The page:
Currently doing Exercise 2-1-1 and got a bit confused on counting intervals.
In your video you explain how to count say a 4th from C, and then go on to talk about the qualities of intervals.
So when I tried to count a P4 from F, I wound up on B, when it in fact is supposed to be a Bb (which I found out after googling some).
Correct me if I’m wrong, but I can’t recall hearing you talk about how many half steps there are in each interval?
Counting “4 notes from C” makes a P4, but doing the same from F and you’ll end up a half step too far for a P4.
With this in mind, it’d be awesome to hear if you could share some tips on how to memorise the size of each interval, I’ve been doing this:
Major 2nd = 2 half steps
Major 3rd = 4 half steps
Perfect 4th = 5 half steps
Perfect 5th = 7 half steps
Major 6th = 9 half steps
Major 7th = 11 half steps
Perfect 8th = 12 half steps (octave)
From there I go -1 half step for minor and dim, +1 half step for aug.
Are there any easier methods to memorising this?
Remember, there are two things we are thinking about with intervals in regards to diatonic music – the distance and the quality.
I am not saying in the video that every time you count up 4 spaces, you will get a perfect 4th, you will just get a 4th. So C to F, is a 4th, and F to B is a 4th, just as D to G, E to A and so on.
Once you know the distance, then you must figure out the quality. So C to F is a perfect 4th, because, as you point out, there are 5 half-steps. F to B is an augmented 4th because there are 6 half-steps.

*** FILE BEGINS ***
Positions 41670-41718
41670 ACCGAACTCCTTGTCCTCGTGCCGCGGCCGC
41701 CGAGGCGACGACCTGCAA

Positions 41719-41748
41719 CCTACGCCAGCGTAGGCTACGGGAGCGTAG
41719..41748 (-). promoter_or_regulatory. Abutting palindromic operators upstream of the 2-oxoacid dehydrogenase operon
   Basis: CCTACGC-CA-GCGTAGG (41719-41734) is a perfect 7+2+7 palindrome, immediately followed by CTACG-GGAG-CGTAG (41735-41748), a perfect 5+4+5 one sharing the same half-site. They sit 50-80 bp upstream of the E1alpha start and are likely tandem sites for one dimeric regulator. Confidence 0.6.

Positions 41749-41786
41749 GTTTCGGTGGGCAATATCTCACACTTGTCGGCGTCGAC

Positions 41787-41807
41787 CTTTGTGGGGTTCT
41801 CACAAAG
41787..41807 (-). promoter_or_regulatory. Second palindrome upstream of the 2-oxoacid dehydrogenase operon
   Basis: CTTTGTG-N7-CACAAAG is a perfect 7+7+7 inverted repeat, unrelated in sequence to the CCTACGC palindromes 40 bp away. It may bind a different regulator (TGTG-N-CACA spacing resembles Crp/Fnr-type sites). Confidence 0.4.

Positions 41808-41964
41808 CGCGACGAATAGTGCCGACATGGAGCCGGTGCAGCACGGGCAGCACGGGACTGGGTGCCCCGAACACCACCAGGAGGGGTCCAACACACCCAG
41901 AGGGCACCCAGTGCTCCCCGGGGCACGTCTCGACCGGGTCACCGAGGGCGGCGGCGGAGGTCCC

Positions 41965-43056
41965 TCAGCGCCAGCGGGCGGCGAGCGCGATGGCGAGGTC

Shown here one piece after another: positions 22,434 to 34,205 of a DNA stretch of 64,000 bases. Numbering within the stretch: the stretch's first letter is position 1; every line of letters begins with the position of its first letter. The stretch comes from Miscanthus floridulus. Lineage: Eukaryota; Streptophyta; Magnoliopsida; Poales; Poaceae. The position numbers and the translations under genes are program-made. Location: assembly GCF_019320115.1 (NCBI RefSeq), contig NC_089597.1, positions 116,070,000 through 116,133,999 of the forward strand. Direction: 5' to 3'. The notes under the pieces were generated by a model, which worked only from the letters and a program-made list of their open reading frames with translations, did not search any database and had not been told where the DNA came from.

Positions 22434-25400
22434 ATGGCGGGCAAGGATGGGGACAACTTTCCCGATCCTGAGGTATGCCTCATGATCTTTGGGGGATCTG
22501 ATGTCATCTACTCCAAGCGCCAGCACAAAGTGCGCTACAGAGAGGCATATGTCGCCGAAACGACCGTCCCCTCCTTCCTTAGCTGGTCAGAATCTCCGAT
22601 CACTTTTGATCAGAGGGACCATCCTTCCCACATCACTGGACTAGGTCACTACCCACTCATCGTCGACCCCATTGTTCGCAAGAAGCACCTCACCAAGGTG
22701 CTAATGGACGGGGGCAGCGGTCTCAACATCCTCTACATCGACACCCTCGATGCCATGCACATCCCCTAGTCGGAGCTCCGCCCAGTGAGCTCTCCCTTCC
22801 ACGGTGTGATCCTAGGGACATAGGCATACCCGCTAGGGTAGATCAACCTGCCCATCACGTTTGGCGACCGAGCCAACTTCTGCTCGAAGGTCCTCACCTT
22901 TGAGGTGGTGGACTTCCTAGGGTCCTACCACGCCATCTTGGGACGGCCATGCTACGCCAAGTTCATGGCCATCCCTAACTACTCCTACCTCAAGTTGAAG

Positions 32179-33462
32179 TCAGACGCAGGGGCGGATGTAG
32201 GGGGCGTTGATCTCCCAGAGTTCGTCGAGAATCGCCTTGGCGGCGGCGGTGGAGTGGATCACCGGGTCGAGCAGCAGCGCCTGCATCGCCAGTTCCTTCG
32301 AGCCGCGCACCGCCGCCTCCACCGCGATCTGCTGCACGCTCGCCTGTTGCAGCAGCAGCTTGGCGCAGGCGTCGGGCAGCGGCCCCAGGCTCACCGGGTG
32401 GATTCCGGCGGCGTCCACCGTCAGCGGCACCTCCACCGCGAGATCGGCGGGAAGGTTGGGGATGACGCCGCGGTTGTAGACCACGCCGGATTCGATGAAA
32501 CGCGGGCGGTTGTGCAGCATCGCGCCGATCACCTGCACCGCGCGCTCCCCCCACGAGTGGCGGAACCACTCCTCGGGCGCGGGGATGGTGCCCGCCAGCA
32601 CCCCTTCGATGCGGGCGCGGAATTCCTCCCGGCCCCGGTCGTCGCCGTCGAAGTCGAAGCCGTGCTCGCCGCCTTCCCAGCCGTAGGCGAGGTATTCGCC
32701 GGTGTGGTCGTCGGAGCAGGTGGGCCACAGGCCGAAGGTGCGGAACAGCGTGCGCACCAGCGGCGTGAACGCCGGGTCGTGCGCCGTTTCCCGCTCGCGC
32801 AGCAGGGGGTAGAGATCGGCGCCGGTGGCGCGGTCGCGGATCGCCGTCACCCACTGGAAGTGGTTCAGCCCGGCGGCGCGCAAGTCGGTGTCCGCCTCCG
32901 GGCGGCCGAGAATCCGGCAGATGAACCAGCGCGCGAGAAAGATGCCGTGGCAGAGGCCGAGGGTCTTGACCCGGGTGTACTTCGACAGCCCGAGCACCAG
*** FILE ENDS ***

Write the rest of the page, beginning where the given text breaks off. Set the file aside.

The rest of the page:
In the context of C major, without any accidentals, the distance of the 4th scale degree to the 7th scale degree, is always an augmented 4th.
While counting half-steps is accurate, it is far less useful for composing tonal diatonic music.
The goal of learning and practicing intervals, is not so you get good at calculating intervals. It is so you don’t have to think about them anymore. They just make sense.
So learning them from the reference point of scales will be far more beneficial for understanding tonal music, than by half-steps.
Thanks for your response!
I see, the point of learning it from a point of tonal music, thanks for pointing that out.
However, I was aiming at the fact that I was trying to do the 2-1-1 exercise using what I learnt in the module so far (and previous modules), and I failed at it because even though you didn’t say counting 4 always made a perfect 4th, neither did you point out how to identify the 4th as being perfect, augmented or diminished.
Well, at least I didn’t understand it if you did hehe.
Please don’t take my feedback as complaining, I’m just both trying to get the most out of this course while also providing feedback on the things I have a hard time understanding. 🙂